When i first listened to this record, i could imagine being holed up in the cabin they recorded it in, thick, deep, slient snow outside.

The album moves along in a beautiful, graceful manner that somehow acknowledges the stillness of the winter outside and also the human observance of it - the act of being inside looking out.

It is reminiscent of the Fleet Foxes in some of its folk sounds and Sigur Ros came to mind for the sense of the circumspection of landscape. The film 'Into the Wild' also comes to mind for the sense of isolation within the vastness of nature.

It's a beautiful, peaceful record, within a context that acknowledges that not everything is. It stands aside and says, despite all the world is, we can yet chisel out and burrow down into small places of quiet.
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on 4 May 2010
When I first downloaded this I have to confess I was not sure what all the fuss was about. However on further listens this album gradually gives up its treasures, unleashing an hypnotic spell.

That this music was born, according to Bon Iver, in isolation makes it even more compelling.

I particularly like the cover which as far as I can see, shows a window filled with frost and trees just visible outside.

In terms of the working concept (to retreat to a cabin in the woods and live an austere and chaste life for a few months) I am extremely envious. Was this a life changing experience?. Or maybe this is a regular thing for him? Who knows.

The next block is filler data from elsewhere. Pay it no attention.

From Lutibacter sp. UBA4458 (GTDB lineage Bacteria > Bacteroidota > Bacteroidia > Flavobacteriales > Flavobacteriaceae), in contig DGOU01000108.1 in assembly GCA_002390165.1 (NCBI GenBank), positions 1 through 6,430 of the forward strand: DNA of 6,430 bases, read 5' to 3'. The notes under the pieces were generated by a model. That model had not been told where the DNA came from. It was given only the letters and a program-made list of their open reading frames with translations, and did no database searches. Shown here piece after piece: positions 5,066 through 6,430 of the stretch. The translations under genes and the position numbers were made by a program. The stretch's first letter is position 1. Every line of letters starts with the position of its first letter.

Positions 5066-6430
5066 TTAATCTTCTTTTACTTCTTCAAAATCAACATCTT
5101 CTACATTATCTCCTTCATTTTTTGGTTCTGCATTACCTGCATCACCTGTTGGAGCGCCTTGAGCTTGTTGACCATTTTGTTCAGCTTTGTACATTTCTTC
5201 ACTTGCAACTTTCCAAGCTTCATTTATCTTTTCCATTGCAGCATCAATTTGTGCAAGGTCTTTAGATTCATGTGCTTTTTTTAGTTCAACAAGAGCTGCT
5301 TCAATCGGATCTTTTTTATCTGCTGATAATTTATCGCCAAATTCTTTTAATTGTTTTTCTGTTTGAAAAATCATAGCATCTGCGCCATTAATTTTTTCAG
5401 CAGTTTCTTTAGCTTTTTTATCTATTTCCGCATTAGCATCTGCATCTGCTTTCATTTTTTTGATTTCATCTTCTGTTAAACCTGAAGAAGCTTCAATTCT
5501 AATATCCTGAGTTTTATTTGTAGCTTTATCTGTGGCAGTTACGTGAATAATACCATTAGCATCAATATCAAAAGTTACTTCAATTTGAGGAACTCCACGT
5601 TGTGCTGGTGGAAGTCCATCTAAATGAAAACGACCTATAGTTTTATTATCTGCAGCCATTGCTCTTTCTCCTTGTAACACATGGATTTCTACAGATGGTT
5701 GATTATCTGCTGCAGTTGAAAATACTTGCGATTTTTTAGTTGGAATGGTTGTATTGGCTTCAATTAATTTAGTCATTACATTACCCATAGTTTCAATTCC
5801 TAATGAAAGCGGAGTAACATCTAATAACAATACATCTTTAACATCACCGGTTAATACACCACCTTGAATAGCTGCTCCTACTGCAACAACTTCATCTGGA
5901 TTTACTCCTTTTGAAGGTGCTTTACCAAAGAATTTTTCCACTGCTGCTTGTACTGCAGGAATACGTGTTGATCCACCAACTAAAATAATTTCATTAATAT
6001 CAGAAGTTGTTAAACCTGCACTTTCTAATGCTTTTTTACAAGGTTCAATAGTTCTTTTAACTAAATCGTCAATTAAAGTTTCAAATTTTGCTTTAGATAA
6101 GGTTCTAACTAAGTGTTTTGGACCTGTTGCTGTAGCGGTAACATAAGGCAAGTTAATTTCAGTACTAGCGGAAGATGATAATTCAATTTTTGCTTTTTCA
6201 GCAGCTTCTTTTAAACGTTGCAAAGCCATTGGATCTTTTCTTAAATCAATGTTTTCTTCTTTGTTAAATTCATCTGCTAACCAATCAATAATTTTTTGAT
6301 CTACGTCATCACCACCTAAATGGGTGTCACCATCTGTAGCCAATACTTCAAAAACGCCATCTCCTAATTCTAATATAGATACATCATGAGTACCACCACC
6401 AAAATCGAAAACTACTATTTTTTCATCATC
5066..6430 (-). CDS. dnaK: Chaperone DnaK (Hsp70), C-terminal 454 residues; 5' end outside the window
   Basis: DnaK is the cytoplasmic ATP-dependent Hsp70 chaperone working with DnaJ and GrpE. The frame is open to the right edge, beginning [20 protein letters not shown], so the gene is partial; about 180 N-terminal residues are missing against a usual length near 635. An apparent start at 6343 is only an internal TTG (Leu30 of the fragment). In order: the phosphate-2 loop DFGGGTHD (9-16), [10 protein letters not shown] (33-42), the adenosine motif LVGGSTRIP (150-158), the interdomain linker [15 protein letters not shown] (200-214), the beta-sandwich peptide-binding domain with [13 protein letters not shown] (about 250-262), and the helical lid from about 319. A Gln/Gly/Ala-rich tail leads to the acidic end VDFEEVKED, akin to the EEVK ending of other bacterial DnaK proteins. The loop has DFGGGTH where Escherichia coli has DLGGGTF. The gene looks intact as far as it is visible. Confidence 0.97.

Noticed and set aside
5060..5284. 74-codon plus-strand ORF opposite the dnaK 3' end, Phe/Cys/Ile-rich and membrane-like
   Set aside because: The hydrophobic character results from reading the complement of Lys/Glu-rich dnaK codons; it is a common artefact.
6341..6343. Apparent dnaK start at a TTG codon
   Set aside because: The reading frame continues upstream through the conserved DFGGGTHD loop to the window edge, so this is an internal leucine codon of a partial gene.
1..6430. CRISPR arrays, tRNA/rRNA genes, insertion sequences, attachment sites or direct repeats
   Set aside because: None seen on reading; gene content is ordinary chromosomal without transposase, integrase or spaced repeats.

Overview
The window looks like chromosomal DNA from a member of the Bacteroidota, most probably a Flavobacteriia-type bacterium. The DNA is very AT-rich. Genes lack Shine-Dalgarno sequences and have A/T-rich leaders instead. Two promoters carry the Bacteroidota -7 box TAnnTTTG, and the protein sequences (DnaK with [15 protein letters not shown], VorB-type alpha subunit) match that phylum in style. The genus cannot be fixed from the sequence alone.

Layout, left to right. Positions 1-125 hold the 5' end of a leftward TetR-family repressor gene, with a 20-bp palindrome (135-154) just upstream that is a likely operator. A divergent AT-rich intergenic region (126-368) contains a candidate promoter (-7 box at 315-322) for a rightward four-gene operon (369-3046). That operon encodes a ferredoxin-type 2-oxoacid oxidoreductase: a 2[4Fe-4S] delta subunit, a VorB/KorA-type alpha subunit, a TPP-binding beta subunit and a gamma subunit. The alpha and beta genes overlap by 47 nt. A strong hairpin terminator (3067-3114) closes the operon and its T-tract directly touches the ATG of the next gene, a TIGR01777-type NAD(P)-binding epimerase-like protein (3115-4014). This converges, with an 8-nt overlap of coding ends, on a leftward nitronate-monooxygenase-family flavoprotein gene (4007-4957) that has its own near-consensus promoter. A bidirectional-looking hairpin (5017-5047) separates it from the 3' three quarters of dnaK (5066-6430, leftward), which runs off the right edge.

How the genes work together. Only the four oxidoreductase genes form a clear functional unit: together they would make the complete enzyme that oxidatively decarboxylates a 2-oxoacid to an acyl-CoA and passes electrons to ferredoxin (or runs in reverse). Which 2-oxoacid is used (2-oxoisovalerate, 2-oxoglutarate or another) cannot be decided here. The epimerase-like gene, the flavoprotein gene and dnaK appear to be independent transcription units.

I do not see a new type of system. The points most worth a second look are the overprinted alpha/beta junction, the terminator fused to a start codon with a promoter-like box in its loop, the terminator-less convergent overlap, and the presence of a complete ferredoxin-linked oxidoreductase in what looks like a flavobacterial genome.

For those such as myself caught up in the rat race and the joys of the daily gind at the office it is certainly appealing...
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on 10 February 2010
The sort of album that deserves to be appreciated by lying back and listening, allowing the surreal lyrics and ethereal harmonies run over your body and evoke the solitude and melancholy that inspired this album - Vernon independently wrote and recorded every one of these tracks in his parents' hunting cabin in Wisconsin (as the album states). Sung almost entirely in a strained falsetto, there is a sense of pain and struggle embedded into the simple beauty of 'Flume' and 'Skinny Love', and the driving rhythms of 'Re:Stacks' and 'For Emma' have the force to keep a foot tapping but never overpower. Moments of brass are, rather than majestic and regal, somehow subtly slotted into this raw and natural piece of work.
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on 17 July 2011
"You Either Love It, Or Hate It" - that is the only way to describe this album.

While Bon Iver's debut number gained a huge amount of positive press - there is an awful amount of overhyped publicity surrounding this record. I strongly recommend you listen to some track samples on iTunes or Youtube, etc to get a taste of Bon Iver's style and sound.

Sometimes this album is the one thing I want to listen to all evening.